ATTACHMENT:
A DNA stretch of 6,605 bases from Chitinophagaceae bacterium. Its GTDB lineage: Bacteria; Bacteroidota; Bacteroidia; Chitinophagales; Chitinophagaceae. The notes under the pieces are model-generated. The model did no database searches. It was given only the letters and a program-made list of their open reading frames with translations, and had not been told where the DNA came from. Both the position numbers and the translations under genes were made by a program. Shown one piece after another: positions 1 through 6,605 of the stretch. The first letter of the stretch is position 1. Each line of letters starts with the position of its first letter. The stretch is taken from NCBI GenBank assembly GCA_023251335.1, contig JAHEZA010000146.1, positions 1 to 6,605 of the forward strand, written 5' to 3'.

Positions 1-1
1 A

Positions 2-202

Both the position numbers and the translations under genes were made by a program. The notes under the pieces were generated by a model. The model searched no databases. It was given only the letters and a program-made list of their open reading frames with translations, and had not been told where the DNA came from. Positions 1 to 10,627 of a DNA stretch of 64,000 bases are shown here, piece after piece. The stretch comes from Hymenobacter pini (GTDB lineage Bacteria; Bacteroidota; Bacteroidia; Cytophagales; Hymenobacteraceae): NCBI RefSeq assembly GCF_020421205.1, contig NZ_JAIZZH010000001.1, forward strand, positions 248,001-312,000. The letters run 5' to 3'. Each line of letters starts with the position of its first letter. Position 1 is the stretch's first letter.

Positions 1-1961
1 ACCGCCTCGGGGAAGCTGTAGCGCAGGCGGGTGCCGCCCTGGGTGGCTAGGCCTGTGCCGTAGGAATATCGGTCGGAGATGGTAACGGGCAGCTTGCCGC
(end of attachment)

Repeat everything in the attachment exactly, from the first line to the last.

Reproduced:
A DNA stretch of 6,605 bases from Chitinophagaceae bacterium. Its GTDB lineage: Bacteria; Bacteroidota; Bacteroidia; Chitinophagales; Chitinophagaceae. The notes under the pieces are model-generated. The model did no database searches. It was given only the letters and a program-made list of their open reading frames with translations, and had not been told where the DNA came from. Both the position numbers and the translations under genes were made by a program. Shown one piece after another: positions 1 through 6,605 of the stretch. The first letter of the stretch is position 1. Each line of letters starts with the position of its first letter. The stretch is taken from NCBI GenBank assembly GCA_023251335.1, contig JAHEZA010000146.1, positions 1 to 6,605 of the forward strand, written 5' to 3'.

Positions 1-1
1 A

Positions 2-202

Both the position numbers and the translations under genes were made by a program. The notes under the pieces were generated by a model. The model searched no databases. It was given only the letters and a program-made list of their open reading frames with translations, and had not been told where the DNA came from. Positions 1 to 10,627 of a DNA stretch of 64,000 bases are shown here, piece after piece. The stretch comes from Hymenobacter pini (GTDB lineage Bacteria; Bacteroidota; Bacteroidia; Cytophagales; Hymenobacteraceae): NCBI RefSeq assembly GCF_020421205.1, contig NZ_JAIZZH010000001.1, forward strand, positions 248,001-312,000. The letters run 5' to 3'. Each line of letters starts with the position of its first letter. Position 1 is the stretch's first letter.

Positions 1-1961
1 ACCGCCTCGGGGAAGCTGTAGCGCAGGCGGGTGCCGCCCTGGGTGGCTAGGCCTGTGCCGTAGGAATATCGGTCGGAGATGGTAACGGGCAGCTTGCCGC